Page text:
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Propagating a Transaction Across AppDomains

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Propagating a Transaction Across AppDomains

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Earlier this week I had to propagate a System.Transactions transaction across .NET AppDomains. If you use a TransactionScope and rely on the ambient transaction propagation, you’ll find that the transaction does not cross the AppDomain boundary. This actually makes sense from an isolation perspective—transactions represent an isolation boundary and have their own failure semantics, while AppDomains represent another isolation boundary and have other failure semantics.

There are several ways to propagate a transaction across AppDomains, but bear in mind that regardless of the method you choose, the transaction will be promoted to a distributed transaction when it flows across AppDomains. This means that if you’re relying on a lightweight resource manager that can’t handle distributed transactions, you’ll have to seek other workarounds.

The easiest way to pass a transaction across the AppDomain boundary is to pass the Transaction instance to the method that resides in another AppDomain. In the other AppDomain, you can create a new TransactionScope and instruct it to use that transaction.

Here’s an example of a method that uses this technique inside another AppDomain:

 class  RunsInAnotherAppDomain  : MarshalByRefObject 
{
public void Method1(Transaction txToUse)
{
using (TransactionScope scope = new TransactionScope (txToUse))
{
TransactionInformation txInfo = Transaction.Current.TransactionInformation;
Console.WriteLine("\tSecondary AppDomain:" );
Console.WriteLine("\t\tLocal identifier: " + txInfo.LocalIdentifier);
Console.WriteLine("\t\tDistributed identifier: " + txInfo.DistributedIdentifier);

Transaction.Current.Rollback();
}
}
}

Another way is to retrieve a transaction propagation token, which is a byte[], and pass it to the method that resides in another AppDomain. In the first AppDomain you’ll have to use the TransactionInterop.GetTransmitterPropagationToken method and in the second AppDomain you’ll have to use the TransactionInterop.GetTransactionFromTransmitterPropagationToken method.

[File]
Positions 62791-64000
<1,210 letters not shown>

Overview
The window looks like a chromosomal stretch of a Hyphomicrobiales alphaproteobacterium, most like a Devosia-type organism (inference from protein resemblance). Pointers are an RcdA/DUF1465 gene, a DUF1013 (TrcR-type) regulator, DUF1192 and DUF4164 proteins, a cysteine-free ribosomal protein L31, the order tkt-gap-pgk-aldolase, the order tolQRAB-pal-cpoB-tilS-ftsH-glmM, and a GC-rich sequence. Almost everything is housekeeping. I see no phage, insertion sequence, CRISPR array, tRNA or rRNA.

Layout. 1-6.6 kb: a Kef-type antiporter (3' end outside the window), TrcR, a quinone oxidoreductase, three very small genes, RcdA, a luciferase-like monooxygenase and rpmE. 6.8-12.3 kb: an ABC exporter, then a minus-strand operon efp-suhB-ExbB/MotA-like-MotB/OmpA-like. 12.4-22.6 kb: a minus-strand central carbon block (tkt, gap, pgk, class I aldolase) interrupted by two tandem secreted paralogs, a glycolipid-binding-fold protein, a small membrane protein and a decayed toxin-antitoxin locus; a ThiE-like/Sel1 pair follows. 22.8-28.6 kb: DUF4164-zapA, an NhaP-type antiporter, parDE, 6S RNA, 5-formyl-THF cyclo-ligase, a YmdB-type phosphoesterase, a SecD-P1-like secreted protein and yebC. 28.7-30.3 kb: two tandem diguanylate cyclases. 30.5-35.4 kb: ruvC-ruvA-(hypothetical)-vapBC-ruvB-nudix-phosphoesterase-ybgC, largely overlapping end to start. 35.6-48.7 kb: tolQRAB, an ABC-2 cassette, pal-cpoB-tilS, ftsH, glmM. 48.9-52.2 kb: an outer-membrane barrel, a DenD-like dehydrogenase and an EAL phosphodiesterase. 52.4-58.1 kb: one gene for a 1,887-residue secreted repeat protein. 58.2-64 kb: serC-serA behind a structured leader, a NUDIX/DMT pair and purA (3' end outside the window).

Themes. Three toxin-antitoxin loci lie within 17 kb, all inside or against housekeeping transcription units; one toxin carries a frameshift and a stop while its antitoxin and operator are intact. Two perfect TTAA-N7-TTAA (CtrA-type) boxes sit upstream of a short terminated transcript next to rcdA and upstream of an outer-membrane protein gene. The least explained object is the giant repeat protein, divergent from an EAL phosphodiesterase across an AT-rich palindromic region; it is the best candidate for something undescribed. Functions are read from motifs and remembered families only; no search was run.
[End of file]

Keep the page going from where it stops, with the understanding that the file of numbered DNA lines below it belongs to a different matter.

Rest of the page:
Here’s an example of a method that uses a transaction propagation token inside another AppDomain:

 class  RunsInAnotherAppDomain  : MarshalByRefObject 
{
public void Method2(byte [] txToken)
{
Transaction txToUse =
TransactionInterop.GetTransactionFromTransmitterPropagationToken(txToken);
using (TransactionScope scope = new TransactionScope (txToUse))
{
TransactionInformation txInfo = Transaction.Current.TransactionInformation;
Console.WriteLine("\tSecondary AppDomain:" );
Console.WriteLine("\t\tLocal identifier: " + txInfo.LocalIdentifier);
Console.WriteLine("\t\tDistributed identifier: " + txInfo.DistributedIdentifier);

Transaction.Current.Rollback();
}
}
}

Finally, you can rely on WCF to pass the transaction for you—if your cross-AppDomain communication does not use Remoting (MarshalByRefObject) but uses WCF, you can configure WCF transaction flow and use that to promote and propagate your transaction.

You can download the complete example (a Visual Studio 2010 solution) here. This is the sample output with two transactions that are propagated to the secondary AppDomain and aborted inside it. (As you can see, the distributed transaction identifier appears after the transaction is passed to the secondary AppDomain.)

Passing Transaction object:
Main AppDomain, before cross-domain call:
Local identifier: f31f3e8b-c78d-43a9-8642-28c987bfeb3a:1
Distributed identifier: 00000000-0000-0000-0000-000000000000
Secondary AppDomain:
Local identifier: f0ac61d7-430d-481c-a559-544f9d0de6d7:1
Distributed identifier: 02700344-be0e-404b-bab3-cfb5926301e7
Main AppDomain, after cross-domain call:
Local identifier: f31f3e8b-c78d-43a9-8642-28c987bfeb3a:1
Distributed identifier: 02700344-be0e-404b-bab3-cfb5926301e7
The transaction has aborted.
Passing transaction propagation token:
Main AppDomain, before cross-domain call:
Local identifier: f31f3e8b-c78d-43a9-8642-28c987bfeb3a:2
Distributed identifier: 00000000-0000-0000-0000-000000000000
Secondary AppDomain:
Local identifier: f0ac61d7-430d-481c-a559-544f9d0de6d7:2
Distributed identifier: 5a182389-9d9b-4b91-a1f4-12af1a454586
Main AppDomain, after cross-domain call:
Local identifier: f31f3e8b-c78d-43a9-8642-28c987bfeb3a:2
Distributed identifier: 5a182389-9d9b-4b91-a1f4-12af1a454586
The transaction has aborted.

 

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Published at DZone with permission of Sasha Goldshtein, DZone MVB. See the original article here.

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